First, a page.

Pressing Mitt

8:36 PM

Pressing Mitt: a mitten like tool that helps in pressing very tight curves and hard to reach places. You can use your hand to help make the shape you need, but you are protected from the heat and steam of the iron.

An oven mitt works well too as long as there isn't grease all over it.



8:23 PM

Clapper: a pressing tool made of wood specifically helpful in tailoring techniques. A clapper is used to press things flat.

With a hot iron, shoot a bunch of steam onto an area of the item to be pressed (usually a seam, collar or other sort of edge). Immediately place the clapper on top of the area just steamed and hold there for 20-30 seconds or so. The clapper holds in the heat and moisture and helps the fabric to stay flat.

*Note: the tool pictured above is a clapper and a point presser combined. The clapper is the bottom portion of the tool--basicially just a piece of wood.


Sleeve Board

8:14 PM

Sleeve Board: a convenient pressing tool that makes pressing sleeves and other smaller items easier. It's like a mini-skinny ironing board.


Tool Tips

7:43 PM

If you're new to sewing, or you've sewn before and given up because it has become too frustrating, let me let you in on a little secret. Your tools will make a huge difference in your experience.

Think about it. What is something you do every day? Cook? Well, if you have the wrong size bowl or pan, you may find yourself spending a little extra time to make things work. Then, if you tack on dull knifes, a messy kitchen, lack of some ingredients and dingy lighting, does cooking sound fun anymore? No. If you know me, you may think this is my excuse for not liking to cook... and yes, I sincerely believe that's part of it. Of course, nausea and increased sense of smell while I'm pregnant not only doesn't make cooking fun, but unbearable.

Anyway, my suggestion to you is to set yourself up to give sewing the best chance you can. Don't feel bad if despite your best efforts, you still are not passionately in love. I can cook in a nice kitchen and like it, but I still can't honestly say I love it. Everyone has their own passions and interests.

Here are some essential things I wouldn't skip in beginning to sew:

  • Use sharp scissors that cut through fabric easily. 
  • Use long thin pins that make the process nicer. (I use quilting pins that are longer than 1 3/4")
  • Have pretty fabric on hand that makes you happy when you look at it. 
  • Do your research on which sewing machine needles work best for the type of fabric so you're not breaking your needles all the time. 
  • Have your machine tuned up so the tension is right and it sews smoothly. 
  • Do NOT use the thread in little sewing kits they sell. It is extremely weak and will not work in your machine.
  • Read a few basic instructions in the manual before you begin. This will help you get to know your machine better.
  • Make sure you have the tools for a basic beginner sewer.(for a complete sewing kit list, click here)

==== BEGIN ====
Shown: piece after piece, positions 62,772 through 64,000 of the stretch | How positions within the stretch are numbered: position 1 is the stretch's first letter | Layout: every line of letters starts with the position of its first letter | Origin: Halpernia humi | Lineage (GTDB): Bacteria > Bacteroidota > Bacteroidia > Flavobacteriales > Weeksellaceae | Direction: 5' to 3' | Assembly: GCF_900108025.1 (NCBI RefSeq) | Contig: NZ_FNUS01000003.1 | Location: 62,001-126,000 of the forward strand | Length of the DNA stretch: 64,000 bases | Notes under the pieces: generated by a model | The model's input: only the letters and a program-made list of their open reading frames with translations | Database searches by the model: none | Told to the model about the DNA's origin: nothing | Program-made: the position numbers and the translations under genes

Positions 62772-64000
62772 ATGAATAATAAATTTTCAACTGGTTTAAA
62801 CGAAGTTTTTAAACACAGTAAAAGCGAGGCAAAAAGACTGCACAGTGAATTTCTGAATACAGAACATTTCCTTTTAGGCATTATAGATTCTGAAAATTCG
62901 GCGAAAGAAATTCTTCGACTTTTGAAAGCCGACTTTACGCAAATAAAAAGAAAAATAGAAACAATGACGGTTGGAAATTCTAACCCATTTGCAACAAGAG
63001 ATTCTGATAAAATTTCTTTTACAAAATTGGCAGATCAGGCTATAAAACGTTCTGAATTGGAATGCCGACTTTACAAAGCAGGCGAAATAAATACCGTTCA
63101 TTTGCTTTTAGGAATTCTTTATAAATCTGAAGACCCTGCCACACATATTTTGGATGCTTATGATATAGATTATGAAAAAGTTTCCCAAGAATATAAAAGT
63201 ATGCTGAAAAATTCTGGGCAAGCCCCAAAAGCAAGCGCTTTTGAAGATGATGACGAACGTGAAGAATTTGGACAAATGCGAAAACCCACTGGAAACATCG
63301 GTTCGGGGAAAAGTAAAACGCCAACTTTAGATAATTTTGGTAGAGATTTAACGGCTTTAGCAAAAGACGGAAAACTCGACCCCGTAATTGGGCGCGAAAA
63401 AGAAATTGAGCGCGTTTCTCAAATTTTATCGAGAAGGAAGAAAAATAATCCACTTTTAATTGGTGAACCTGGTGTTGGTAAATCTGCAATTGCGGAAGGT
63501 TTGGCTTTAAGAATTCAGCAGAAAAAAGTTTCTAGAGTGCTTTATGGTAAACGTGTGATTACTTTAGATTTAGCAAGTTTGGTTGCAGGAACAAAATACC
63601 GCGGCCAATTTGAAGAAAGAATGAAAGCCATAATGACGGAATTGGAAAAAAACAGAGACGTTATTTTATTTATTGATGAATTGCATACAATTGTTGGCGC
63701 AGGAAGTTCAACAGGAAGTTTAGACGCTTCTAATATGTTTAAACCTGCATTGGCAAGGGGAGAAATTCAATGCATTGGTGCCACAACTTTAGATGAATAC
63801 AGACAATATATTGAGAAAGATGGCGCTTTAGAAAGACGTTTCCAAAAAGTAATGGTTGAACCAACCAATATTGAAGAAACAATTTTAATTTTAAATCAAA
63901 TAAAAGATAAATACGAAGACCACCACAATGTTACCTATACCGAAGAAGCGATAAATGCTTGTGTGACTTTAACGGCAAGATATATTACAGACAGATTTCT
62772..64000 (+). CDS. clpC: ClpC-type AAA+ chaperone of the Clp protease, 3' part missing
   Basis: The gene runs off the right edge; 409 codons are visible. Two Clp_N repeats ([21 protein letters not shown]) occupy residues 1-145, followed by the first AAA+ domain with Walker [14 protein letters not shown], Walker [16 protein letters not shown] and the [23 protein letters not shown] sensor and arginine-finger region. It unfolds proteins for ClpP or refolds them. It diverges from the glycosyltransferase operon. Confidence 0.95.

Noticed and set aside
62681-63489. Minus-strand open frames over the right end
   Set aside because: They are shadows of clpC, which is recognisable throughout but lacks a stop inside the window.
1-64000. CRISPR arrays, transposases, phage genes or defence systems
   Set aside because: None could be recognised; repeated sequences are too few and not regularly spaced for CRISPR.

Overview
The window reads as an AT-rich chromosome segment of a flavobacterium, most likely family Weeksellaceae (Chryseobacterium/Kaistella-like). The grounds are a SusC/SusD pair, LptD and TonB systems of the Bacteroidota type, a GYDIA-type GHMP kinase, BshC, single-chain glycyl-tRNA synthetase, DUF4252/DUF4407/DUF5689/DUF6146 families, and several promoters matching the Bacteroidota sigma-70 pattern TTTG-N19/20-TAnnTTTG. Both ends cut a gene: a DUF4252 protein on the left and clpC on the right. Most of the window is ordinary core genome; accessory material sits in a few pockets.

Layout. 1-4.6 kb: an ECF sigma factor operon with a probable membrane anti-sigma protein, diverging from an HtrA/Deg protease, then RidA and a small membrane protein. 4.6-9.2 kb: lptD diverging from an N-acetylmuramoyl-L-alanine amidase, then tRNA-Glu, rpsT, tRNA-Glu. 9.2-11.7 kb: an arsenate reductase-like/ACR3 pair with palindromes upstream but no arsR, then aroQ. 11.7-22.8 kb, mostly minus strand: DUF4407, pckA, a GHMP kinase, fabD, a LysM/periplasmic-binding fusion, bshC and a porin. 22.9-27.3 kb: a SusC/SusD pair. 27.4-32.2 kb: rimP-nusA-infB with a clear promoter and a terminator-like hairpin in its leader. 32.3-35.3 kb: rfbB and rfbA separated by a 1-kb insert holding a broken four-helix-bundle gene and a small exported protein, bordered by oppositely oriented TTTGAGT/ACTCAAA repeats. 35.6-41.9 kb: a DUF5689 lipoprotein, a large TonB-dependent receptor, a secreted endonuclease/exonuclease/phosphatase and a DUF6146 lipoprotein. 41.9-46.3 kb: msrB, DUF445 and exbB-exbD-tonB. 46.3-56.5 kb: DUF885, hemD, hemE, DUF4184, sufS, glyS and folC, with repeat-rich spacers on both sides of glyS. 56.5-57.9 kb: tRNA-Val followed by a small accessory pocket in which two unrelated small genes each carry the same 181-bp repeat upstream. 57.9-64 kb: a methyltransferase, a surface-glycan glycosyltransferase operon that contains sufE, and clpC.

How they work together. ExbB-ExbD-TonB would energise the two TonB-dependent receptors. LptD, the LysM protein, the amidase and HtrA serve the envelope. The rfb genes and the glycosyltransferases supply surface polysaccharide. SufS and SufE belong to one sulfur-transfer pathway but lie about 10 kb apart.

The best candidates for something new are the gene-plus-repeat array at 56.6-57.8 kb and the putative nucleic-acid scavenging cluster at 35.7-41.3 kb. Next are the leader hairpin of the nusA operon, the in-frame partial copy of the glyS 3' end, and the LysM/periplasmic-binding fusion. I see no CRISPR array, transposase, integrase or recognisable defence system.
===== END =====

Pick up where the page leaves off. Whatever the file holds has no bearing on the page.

You don't have to go crazy... especially if you're just starting (although, I would say that a Bosch mixer, nice knives, a ventilator, a gas stove and more storage would probably motivate me to cook more). Nice used machines can work just as well as the new ones with all the bells and whistles (AKA: crazy embroidery options). $8 scissors can cut fabric pretty much as well as $40 scissors. You get the point.


    Sewing Kit (for Starters)

    7:42 PM

    To begin sewing, you need some tools. Here is a list of the tools you would need if you are just getting started (aside from a sewing machine and an iron). For some tool tips, click here.

    For the beginner:
    • One pair of sharp shears. Get a new pair, label them and guard them how your grandma guards hers.

    • Pin cushion

    • Pins 1 3/4" or longer. I use quilting pins because they are nice and sharp, thin, long and easy to work with.

    • Hand sewing needles in various sizes (make sure they're Sharps)

    • A few safety pins

    • One flexible measuring tape

    • One seam ripper (as much as I wish we didn't have to use this, it is essential) 
    • Black and white thread
    • A few extra bobbin spools (Make sure they fit your machine specifically.)

    •  Press cloth (this is just a white piece of cotton about 18"x18")
    For a printable list, click here.


    Seam Roll

    7:41 PM

    Seam Roll: a pressing tool helpful in pressing smaller curved seamss. It makes pressing darts and small seams easier as well as zippers and some areas of collars. Sometimes, I use the ends of a seam roll to press smaller tight curves.



    7:40 PM

    Ham: a pressing tool that is helpful in pressing curves. Can be used to press curved seams open or flat and can be used to help press a piece of clothing- place ham where a curve or bump would be in the body.


    Seam Ripper

    7:09 PM

    Seam Ripper: a tool used to take out stitches. Slide the little point under the stitch, and cut the thread on the inside of the hook. Continue pulling out the stitches until they all have been removed.


    Seam Gauge

    7:05 PM

    Seam Gauge: a 6" long metal ruler with a sliding guide. Seam gauges are helpful when determining a seam allowance, marking a hem and various other tasks. It is very convenient because it is so small.


    Point Presser

    7:02 PM

    Point Presser: a pressing tool made from wood that has a sharp point sanded into one end. Point pressers are helpful in making very crisp points. ie: collars and pockets

    Pressing your seams open always helps make crisp edges, but sometimes, it is impossible to press a seam open on a small corner (like the points on a collar). A point presser makes this job possible.

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